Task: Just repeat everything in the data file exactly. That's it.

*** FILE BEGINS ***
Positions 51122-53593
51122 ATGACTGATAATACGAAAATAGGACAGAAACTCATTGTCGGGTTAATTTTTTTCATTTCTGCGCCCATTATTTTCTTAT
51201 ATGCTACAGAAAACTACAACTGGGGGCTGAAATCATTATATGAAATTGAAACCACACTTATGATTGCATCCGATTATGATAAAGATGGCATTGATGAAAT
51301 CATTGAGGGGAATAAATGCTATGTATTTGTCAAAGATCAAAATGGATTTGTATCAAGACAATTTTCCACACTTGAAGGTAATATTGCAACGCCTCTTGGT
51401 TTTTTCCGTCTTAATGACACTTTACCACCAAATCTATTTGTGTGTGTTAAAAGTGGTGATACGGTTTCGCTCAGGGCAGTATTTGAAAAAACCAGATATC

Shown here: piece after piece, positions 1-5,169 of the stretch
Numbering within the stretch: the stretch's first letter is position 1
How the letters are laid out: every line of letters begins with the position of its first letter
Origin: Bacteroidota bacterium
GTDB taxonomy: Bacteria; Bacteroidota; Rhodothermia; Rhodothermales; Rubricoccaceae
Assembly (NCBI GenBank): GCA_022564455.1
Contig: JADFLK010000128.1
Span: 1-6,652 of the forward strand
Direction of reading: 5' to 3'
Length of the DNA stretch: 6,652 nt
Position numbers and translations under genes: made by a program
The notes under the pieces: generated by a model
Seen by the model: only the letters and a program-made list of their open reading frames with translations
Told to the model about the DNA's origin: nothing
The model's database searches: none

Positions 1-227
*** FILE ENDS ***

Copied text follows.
Positions 51122-53593
51122 ATGACTGATAATACGAAAATAGGACAGAAACTCATTGTCGGGTTAATTTTTTTCATTTCTGCGCCCATTATTTTCTTAT
51201 ATGCTACAGAAAACTACAACTGGGGGCTGAAATCATTATATGAAATTGAAACCACACTTATGATTGCATCCGATTATGATAAAGATGGCATTGATGAAAT
51301 CATTGAGGGGAATAAATGCTATGTATTTGTCAAAGATCAAAATGGATTTGTATCAAGACAATTTTCCACACTTGAAGGTAATATTGCAACGCCTCTTGGT
51401 TTTTTCCGTCTTAATGACACTTTACCACCAAATCTATTTGTGTGTGTTAAAAGTGGTGATACGGTTTCGCTCAGGGCAGTATTTGAAAAAACCAGATATC

Shown here: piece after piece, positions 1-5,169 of the stretch
Numbering within the stretch: the stretch's first letter is position 1
How the letters are laid out: every line of letters begins with the position of its first letter
Origin: Bacteroidota bacterium
GTDB taxonomy: Bacteria; Bacteroidota; Rhodothermia; Rhodothermales; Rubricoccaceae
Assembly (NCBI GenBank): GCA_022564455.1
Contig: JADFLK010000128.1
Span: 1-6,652 of the forward strand
Direction of reading: 5' to 3'
Length of the DNA stretch: 6,652 nt
Position numbers and translations under genes: made by a program
The notes under the pieces: generated by a model
Seen by the model: only the letters and a program-made list of their open reading frames with translations
Told to the model about the DNA's origin: nothing
The model's database searches: none

Positions 1-227